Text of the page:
More strenuous outdoor activities like running or cycling (which should only be done alone or with a member of your household) may pose additional challenges. During high-intensity workouts, a mask can get damp quickly, making it harder to breathe. And if it’s uncomfortable, you’re more likely to fiddle with it, which could lead to contamination if your hands aren’t clean. Also, a wet mask is less effective than a dry one.
For those reasons, your best bet may be to jog or bike only in areas where you know you can consistently maintain a healthy distance from others, so you don’t need to wear a facial covering.
“It is not necessary to wear a mask outdoors if you’re in an area where there are no people within sight,” Nagrani said.
But again, if you’re in a city or other more populated area where you’re more likely to cross paths with other folks, you should wear a facial covering, or at least bring one in case you need it.
For more intense workouts, some experts have recommended wearing a buff — a microfiber, bandana-like accessory — that can be stretched over the nose and mouth area, but is more breathable than other options. However, due to its looser nature, it may not be as effective.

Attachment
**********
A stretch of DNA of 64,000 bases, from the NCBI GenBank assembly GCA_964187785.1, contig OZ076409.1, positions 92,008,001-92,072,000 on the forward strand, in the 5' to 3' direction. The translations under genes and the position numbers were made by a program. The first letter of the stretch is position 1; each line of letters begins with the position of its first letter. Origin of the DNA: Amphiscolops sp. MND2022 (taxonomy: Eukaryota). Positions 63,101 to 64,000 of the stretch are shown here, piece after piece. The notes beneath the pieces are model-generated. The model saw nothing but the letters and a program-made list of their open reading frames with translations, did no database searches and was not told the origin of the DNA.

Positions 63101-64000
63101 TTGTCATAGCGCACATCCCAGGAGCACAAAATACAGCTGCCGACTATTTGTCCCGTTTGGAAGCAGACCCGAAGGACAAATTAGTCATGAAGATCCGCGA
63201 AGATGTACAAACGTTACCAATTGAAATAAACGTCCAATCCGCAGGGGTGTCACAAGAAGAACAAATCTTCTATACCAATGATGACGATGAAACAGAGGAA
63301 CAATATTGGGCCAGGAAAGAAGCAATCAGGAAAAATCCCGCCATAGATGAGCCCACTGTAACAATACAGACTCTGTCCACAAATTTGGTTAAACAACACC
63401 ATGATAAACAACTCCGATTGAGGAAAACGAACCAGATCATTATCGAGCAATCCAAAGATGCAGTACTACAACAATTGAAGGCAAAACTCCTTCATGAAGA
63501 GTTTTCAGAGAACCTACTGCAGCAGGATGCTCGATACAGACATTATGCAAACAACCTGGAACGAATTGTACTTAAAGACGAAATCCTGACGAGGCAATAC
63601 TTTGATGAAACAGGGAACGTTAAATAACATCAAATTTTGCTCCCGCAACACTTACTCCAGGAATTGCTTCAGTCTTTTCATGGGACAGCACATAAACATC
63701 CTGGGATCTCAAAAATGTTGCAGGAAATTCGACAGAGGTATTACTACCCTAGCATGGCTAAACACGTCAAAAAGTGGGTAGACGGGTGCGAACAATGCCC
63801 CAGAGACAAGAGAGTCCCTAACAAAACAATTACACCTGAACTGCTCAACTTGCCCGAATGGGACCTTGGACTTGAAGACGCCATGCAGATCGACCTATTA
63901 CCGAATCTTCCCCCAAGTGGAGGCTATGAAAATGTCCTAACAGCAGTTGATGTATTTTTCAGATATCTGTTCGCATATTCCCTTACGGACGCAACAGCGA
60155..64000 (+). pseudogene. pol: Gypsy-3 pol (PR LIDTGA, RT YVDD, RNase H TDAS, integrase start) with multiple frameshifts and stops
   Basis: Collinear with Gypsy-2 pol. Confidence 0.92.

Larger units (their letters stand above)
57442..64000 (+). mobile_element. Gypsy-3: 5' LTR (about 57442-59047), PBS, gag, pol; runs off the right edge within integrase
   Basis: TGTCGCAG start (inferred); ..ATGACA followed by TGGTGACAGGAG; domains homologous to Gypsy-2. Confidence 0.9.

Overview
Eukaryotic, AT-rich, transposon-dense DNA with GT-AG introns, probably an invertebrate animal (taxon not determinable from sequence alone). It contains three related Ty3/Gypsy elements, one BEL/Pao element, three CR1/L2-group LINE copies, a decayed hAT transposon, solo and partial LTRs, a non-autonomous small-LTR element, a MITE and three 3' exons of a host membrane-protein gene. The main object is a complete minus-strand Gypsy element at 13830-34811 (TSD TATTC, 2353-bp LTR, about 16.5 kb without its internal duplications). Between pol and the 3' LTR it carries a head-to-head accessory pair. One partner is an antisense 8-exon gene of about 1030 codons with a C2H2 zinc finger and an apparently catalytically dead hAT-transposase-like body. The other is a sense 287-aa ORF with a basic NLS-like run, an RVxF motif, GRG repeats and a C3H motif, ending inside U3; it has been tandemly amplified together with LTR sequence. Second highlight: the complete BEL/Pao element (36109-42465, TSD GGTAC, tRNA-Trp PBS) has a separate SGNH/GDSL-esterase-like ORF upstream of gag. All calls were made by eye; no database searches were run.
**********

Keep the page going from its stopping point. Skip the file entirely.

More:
When exercising with a facial covering, “start with lighter exertion to make sure it’s comfortable to breathe through the mask,“ Nagrani said. “Stop if it’s uncomfortable to catch your breath.”
Know that even medical-grade masks are not 100% effective in stopping the spread of the virus; homemade facial coverings are even less effective. Wearing a mask should always be done in addition to — not in place of — social distancing.
Here are some more safety tips for exercising outdoors.
Avoid crowded outdoor areas.
“Consider and respect personal space and don’t congest common walkways or paths,” Sorrell said. “If need be, step out of the way to let someone else pass, keeping your distance.”
Practice good hand hygiene.